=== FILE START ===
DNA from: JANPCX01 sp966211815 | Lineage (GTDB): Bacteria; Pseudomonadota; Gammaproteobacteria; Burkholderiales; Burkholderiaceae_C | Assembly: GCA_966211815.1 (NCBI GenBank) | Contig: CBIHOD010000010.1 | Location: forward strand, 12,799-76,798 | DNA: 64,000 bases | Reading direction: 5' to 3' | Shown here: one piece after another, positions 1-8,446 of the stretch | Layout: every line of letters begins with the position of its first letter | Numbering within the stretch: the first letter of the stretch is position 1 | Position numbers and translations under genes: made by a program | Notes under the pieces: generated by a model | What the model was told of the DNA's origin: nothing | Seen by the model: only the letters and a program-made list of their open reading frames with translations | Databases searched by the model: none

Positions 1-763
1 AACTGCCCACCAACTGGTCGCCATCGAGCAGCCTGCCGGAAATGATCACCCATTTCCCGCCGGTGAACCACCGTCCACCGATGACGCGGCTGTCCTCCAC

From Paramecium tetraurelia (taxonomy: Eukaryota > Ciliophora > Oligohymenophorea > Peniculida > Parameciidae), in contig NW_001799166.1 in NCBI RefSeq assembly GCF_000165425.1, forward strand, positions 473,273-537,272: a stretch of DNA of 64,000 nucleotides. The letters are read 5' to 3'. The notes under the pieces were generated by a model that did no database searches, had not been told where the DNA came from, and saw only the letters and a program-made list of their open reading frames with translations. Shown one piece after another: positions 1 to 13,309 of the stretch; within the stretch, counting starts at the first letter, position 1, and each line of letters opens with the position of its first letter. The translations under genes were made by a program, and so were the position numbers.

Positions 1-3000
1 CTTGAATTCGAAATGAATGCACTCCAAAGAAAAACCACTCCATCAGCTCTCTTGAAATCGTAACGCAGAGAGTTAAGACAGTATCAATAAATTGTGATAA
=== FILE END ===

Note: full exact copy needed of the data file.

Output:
DNA from: JANPCX01 sp966211815 | Lineage (GTDB): Bacteria; Pseudomonadota; Gammaproteobacteria; Burkholderiales; Burkholderiaceae_C | Assembly: GCA_966211815.1 (NCBI GenBank) | Contig: CBIHOD010000010.1 | Location: forward strand, 12,799-76,798 | DNA: 64,000 bases | Reading direction: 5' to 3' | Shown here: one piece after another, positions 1-8,446 of the stretch | Layout: every line of letters begins with the position of its first letter | Numbering within the stretch: the first letter of the stretch is position 1 | Position numbers and translations under genes: made by a program | Notes under the pieces: generated by a model | What the model was told of the DNA's origin: nothing | Seen by the model: only the letters and a program-made list of their open reading frames with translations | Databases searched by the model: none

Positions 1-763
1 AACTGCCCACCAACTGGTCGCCATCGAGCAGCCTGCCGGAAATGATCACCCATTTCCCGCCGGTGAACCACCGTCCACCGATGACGCGGCTGTCCTCCAC

From Paramecium tetraurelia (taxonomy: Eukaryota > Ciliophora > Oligohymenophorea > Peniculida > Parameciidae), in contig NW_001799166.1 in NCBI RefSeq assembly GCF_000165425.1, forward strand, positions 473,273-537,272: a stretch of DNA of 64,000 nucleotides. The letters are read 5' to 3'. The notes under the pieces were generated by a model that did no database searches, had not been told where the DNA came from, and saw only the letters and a program-made list of their open reading frames with translations. Shown one piece after another: positions 1 to 13,309 of the stretch; within the stretch, counting starts at the first letter, position 1, and each line of letters opens with the position of its first letter. The translations under genes were made by a program, and so were the position numbers.

Positions 1-3000
1 CTTGAATTCGAAATGAATGCACTCCAAAGAAAAACCACTCCATCAGCTCTCTTGAAATCGTAACGCAGAGAGTTAAGACAGTATCAATAAATTGTGATAA